Researchers have come up with a new addition to the typical flu shot procedure: a brief blast of laser light to the skin.
Scientists at the Vaccine and Immunotherapy Center at Massachusetts General Hospital (MGH) have found that pre-treating the site of intradermal vaccinations (vaccines delivered into the skin rather than the muscles beneath) with a specific wavelength of light can dramatically improve the effectiveness of flu shots.
After more than a year of testing a series of laser light pretreatments and vaccines on mice, as well as different strengths of laser light on humans, researchers found that a low-power near-infrared laser was very good at increasing the vaccine's potency.
The flu caused nearly 400,000 hospitalizations in the U.S. last year, according to the Centers for Disease Control and Prevention (CDC).
Though influenza is very contagious, there are steps you can take to prevent a mid-season bout of the flu. The easiest is getting a flu shot. The CDC reported that last year flu shots prevented nearly 80,000 hospitalizations and more than 6.5 million cases of the flu in the U.S.
Shining a Light on the Flu Virus
Some vaccines can be made more effective by adding adjuvants. Adjuvants are additions to a vaccine that amplify the body's natural immune response, causing it to release more antibodies to fight the flu virus.
Some chemical adjuvants can produce negative side effects, including soreness or tenderness at the site of the vaccine injection.
Laser light, however, is different.
“The key thing is that it’s transient. Chemical adjuvants hang around in your skin and cause pain,” says study author Mark Poznansky, M.D., Ph.D., director of the Vaccine and Immunotherapy Center. “If you can mitigate those side effects of a chemical adjuvant, that’s a big deal.”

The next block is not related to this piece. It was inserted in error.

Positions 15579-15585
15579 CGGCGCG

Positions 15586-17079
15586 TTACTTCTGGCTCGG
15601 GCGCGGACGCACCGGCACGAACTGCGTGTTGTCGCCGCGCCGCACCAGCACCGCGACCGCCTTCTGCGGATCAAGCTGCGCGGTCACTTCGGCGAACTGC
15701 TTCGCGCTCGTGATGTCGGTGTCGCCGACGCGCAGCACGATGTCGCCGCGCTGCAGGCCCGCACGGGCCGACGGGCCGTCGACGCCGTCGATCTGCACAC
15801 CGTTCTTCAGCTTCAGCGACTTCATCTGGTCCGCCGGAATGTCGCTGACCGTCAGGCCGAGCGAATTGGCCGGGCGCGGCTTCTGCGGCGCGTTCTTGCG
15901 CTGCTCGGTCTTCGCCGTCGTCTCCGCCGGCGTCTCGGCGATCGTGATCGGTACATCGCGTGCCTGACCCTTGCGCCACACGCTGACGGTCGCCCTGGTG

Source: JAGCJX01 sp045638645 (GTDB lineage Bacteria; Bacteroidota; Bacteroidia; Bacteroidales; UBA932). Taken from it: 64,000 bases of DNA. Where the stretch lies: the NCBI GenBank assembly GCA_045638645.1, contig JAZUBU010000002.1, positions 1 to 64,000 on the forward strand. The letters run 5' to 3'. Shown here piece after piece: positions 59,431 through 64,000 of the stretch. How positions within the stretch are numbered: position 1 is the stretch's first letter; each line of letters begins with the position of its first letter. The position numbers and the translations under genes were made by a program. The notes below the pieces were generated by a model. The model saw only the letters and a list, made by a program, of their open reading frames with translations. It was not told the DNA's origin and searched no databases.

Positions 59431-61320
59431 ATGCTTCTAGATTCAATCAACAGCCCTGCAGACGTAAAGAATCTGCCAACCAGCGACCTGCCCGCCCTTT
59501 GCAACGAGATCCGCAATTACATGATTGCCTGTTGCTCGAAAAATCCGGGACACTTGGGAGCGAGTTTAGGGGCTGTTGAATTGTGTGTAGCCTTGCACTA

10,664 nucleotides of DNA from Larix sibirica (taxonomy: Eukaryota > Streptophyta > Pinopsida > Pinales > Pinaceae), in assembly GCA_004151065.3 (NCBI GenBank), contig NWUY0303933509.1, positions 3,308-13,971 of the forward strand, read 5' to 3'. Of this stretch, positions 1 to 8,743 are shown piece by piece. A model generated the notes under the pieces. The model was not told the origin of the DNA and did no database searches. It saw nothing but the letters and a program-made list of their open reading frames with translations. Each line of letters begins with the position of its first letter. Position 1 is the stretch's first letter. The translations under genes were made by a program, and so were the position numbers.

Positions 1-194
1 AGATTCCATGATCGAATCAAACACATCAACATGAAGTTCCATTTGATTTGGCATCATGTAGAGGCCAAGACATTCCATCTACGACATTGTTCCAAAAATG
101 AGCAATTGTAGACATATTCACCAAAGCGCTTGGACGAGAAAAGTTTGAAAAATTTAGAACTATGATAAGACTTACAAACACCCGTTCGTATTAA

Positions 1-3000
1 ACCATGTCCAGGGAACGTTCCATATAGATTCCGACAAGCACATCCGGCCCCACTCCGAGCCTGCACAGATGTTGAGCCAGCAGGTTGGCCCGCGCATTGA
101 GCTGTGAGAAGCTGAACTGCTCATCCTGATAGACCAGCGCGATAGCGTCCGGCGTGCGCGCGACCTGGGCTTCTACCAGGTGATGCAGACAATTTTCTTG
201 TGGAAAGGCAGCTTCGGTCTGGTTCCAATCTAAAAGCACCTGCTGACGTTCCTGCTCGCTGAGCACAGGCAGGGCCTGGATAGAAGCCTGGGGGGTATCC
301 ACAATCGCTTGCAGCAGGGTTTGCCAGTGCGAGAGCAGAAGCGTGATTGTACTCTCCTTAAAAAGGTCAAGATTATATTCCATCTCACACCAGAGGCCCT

Poznansky and his team, including lead scientist Dr. Satoshi Kashiwagi, M.D., Ph.D., have found that a laser produces ample immune responses within 24-hours, which is a much shorter time than the residual effects of chemical or biological adjuvants last. Ideally, Poznansky says, a hand-held laser device could be used by anyone administering a flu shot.
The researchers got the idea for a laser light adjuvant from Russian scientists after another investigator at the Vaccine and Immunotherapy Center saw Russian physicians using lasers to treat advanced kidney cancer.
“Technologies were coming out of Russia, and they needed to be validated. That’s really how we got into lasers in the first place,” Poznansky says.
Choosing a Laser Light
Researchers identified the strongest near-infrared laser that did not cause tissue damage and worked well on people of all skin tones.
They tested the laser on human volunteers who reported no discomfort after two minutes of exposure. They employed the same type of laser used for tattoo and hair removal, but at much lower power.
Seven-week old mice were given a short pre-treatment with the laser light, followed by a flu shot. Researchers found that a one-minute exposure to near-infrared light greatly improved the vaccine's performance.
Ideally, researchers want to get the 60-second exposure time down to 30, or even 15 seconds, Poznansky says.
Moving forward, researchers hope to explore laser-light treatments for other illnesses, such as hepatitis and cancer, Poznansky says. “The key thing we’re going to look at is how to accelerate vaccines and immunotherapy,” he says.